The Securities Investor Protection Corp., called SIPC, said it will announce on or before Sept. 15 its decision on whether it will provide money to victims of the alleged investor bilking by Robert Allen Stanford.

Stanford is accused of taking $7.2 billion from investors as part of a Ponzi scheme. About 1,800 Louisiana investors allegedly were bilked of about $1 billion. Most of those allegedly cheated reside in the Lafayette, Baton Rouge and Covington region.

The Securities and Exchange Commission recently recommended SIPC reimburse any victims for their losses. The corporation should pay investors up to $500,000 each, the SEC said.

SIPC maintains a special reserve fund mandated by Congress to protect the customers of insolvent brokerage firms. The SEC has sued Stanford alleging he orchestrated the fraud by making false promises of guaranteed returns related to certificates of deposit.

The court immediately issued a temporary restraining order, froze Stanford’s assets and appointed a receiver to marshal those assets. The SEC wants SIPC to create its own receiver in the matter.

Flood insurance extended

The U.S. House last week almost unanimously passed a five-year extension of the National Flood Insurance Program.

Homeowners and businesses in flood zones that have problems getting private coverage can obtain insurance backed by the federal government. Louisiana has 500,000 participants.

Under the reauthorization, which passed 406-22, homes and businesses with multiple claims could see a premium increase of 50 percent. High-risk properties could have rates raised 20 percent for four years.

Supporters fended off an amendment by U.S. Rep Candice Miller, R-Mich., who called for elimination of the program contending the federal government should not be in the insurance business.

The program is $18 billion in debt mostly from claims paid as a result of hurricanes Katrina and Rita in 2005.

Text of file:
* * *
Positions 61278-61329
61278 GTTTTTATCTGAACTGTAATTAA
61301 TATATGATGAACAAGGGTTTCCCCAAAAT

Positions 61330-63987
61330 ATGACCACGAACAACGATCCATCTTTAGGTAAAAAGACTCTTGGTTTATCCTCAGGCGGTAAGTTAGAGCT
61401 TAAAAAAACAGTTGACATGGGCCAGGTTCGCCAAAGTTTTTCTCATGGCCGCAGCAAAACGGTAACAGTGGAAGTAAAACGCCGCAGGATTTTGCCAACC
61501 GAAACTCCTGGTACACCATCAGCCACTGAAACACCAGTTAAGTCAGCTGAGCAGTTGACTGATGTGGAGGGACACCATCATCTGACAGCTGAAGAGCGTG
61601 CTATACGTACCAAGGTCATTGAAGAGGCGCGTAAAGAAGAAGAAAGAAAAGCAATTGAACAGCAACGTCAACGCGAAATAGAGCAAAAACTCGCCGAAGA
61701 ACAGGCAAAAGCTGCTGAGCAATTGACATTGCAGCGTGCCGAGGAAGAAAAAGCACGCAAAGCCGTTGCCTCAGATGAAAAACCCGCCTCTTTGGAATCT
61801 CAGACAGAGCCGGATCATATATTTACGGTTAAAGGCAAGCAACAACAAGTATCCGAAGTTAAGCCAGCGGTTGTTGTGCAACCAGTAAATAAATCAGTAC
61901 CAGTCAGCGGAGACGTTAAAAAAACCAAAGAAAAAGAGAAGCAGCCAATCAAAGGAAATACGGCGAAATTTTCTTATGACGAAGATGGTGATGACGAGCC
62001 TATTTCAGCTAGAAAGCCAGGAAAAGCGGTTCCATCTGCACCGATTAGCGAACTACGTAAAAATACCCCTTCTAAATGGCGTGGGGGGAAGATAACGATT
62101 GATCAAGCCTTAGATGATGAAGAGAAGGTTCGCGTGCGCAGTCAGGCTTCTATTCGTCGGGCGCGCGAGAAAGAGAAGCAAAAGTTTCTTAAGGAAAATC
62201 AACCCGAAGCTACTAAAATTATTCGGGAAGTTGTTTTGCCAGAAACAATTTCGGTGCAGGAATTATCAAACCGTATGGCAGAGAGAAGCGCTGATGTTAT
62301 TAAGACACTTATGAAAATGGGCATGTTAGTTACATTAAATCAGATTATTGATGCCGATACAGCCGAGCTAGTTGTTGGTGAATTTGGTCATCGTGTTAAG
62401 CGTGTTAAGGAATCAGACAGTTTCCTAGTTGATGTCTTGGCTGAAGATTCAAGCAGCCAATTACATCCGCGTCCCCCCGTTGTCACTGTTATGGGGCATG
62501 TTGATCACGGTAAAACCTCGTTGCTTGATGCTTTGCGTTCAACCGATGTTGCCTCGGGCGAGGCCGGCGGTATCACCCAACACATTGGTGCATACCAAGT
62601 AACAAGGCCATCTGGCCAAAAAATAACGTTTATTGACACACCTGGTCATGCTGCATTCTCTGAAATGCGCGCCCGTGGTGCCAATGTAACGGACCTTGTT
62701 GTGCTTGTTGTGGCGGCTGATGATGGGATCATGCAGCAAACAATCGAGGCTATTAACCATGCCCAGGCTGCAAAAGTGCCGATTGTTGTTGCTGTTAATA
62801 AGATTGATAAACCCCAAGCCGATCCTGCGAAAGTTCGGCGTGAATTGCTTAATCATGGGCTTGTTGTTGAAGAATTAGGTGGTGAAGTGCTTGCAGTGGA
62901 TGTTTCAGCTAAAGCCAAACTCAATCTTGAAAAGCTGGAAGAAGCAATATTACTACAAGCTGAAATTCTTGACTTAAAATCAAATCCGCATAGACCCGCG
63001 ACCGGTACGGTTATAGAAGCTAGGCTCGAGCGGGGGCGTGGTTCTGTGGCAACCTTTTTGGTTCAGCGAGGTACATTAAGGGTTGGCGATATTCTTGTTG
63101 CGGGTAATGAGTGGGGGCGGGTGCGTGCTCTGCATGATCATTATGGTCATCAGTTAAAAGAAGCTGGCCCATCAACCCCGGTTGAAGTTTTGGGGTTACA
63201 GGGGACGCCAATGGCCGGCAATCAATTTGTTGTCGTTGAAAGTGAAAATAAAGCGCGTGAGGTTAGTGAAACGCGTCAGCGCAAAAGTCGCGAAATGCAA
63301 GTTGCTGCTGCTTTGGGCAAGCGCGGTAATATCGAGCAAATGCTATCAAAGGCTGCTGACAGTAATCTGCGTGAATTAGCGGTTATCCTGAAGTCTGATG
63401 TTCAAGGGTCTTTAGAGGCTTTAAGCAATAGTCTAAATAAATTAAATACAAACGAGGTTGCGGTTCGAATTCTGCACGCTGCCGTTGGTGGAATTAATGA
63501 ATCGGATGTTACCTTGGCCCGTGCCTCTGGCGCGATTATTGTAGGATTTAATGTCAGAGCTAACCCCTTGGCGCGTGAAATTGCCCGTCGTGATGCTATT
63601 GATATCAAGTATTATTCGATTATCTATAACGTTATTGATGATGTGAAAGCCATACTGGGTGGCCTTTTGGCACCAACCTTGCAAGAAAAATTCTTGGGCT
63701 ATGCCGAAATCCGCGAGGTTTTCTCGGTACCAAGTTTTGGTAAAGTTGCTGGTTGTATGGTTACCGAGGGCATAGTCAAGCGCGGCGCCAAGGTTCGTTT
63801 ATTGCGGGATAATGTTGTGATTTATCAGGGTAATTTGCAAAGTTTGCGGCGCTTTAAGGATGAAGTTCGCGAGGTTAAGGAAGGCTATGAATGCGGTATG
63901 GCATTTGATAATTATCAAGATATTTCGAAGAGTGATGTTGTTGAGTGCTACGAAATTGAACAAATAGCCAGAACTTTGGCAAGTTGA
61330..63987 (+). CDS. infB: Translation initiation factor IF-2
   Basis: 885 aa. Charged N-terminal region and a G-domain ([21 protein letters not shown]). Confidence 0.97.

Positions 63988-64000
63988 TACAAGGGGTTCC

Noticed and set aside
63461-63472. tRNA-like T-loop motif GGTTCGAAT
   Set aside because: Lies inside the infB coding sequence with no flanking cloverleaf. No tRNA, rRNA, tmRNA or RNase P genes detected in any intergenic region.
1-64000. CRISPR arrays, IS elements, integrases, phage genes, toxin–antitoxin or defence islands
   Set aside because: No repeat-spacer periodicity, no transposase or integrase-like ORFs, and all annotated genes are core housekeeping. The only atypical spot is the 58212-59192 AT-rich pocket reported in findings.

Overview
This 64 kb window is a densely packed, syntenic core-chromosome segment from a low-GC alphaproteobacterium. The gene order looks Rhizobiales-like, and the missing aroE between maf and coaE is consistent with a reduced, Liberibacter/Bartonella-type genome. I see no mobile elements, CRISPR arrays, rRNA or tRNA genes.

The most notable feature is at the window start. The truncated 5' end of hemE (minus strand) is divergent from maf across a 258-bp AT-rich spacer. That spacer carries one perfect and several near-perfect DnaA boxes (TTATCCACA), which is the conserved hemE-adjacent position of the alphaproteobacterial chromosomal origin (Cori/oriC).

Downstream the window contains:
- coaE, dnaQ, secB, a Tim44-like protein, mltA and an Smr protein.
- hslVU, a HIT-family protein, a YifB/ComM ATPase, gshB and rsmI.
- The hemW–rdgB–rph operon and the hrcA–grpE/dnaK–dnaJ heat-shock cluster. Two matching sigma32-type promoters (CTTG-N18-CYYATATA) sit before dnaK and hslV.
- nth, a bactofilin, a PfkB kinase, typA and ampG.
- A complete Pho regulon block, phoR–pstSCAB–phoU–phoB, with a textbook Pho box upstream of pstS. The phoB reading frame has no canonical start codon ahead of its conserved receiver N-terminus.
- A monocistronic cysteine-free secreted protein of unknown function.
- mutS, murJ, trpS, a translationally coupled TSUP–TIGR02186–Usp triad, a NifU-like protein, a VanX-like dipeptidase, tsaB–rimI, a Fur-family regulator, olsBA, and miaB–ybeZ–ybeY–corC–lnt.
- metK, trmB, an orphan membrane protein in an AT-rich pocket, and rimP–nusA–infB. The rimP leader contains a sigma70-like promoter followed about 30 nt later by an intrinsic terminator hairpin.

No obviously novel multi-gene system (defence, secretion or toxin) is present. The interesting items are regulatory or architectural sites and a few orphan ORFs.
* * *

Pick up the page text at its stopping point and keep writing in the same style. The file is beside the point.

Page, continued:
Landrieu celebrates program

U.S. Sen. Mary Landrieu, D-La., was on hand this past week to celebrate the National Guard Youth ChalleNGe program.

The program, which targets high school dropouts, is a 17-month voluntary effort with a five-month residential phase and a 12-month mentoring phase. The goal is to enhance life skills, education levels, employment potential and prospects for the future by providing the opportunity to students to get their high-school diploma or GED certificate.

The program recently celebrated its 100,000th member. Landrieu, who co-chairs the National Guard Youth Foundation, said the federal government, which works with money from states and the private sector, should not target the program for any funding cuts.

Landrieu noted that 1.3 million youths drop out of high school, about one in three students.

“This is a real challenge for America,” Landrieu said. “This is one of the stronger programs that actually works.”

Vitter opposes debt plan

U.S. Sen. David Vitter, R-La., spent part of his time this past week in the middle of the national debt and federal deficit issue.

Vitter announced his opposition to a plan by Senate Minority Leader Mitch McConnell, R-Ky., that would give President Barack Obama the ability to raise the nation’s debt ceiling.

Vitter has pushed a plan called the Cut Cap and Balance Act, which would reduce spending, cap it and call for a balanced-budget amendment.

“Unfortunately, the McConnell proposal undercuts all of these efforts,” Vitter said in a statement. “It offers (Senate Majority Leader Harry) Reid and Obama everything they want — a $2.4 trillion increase in the debt limit.”

Later in the week, Vitter got a chance to ask questions of Federal Reserve Chairman Ben

Bernanke about the need for federal deficit cuts. Bernanke acknowledged that spending cuts should be part of the two-prong action to raise the debt and cut spending in order to improve the nation’s standing with bond rating agencies.

Richmond wins one for Dems

U.S. Rep. Cedric Richmond, D-New Orleans, starred in last week’s 50th Annual Congressional Baseball Game.

Richmond, a former varsity pitcher at Morehouse College, dominated the game, perplexing Republican batters with pitches that were clocked as high at 80 mph.

Democrats beat Republicans for the third year in a row, 8-2.

Compiled by Gerard Shields, chief of The Advocate’s Washington bureau. His email address is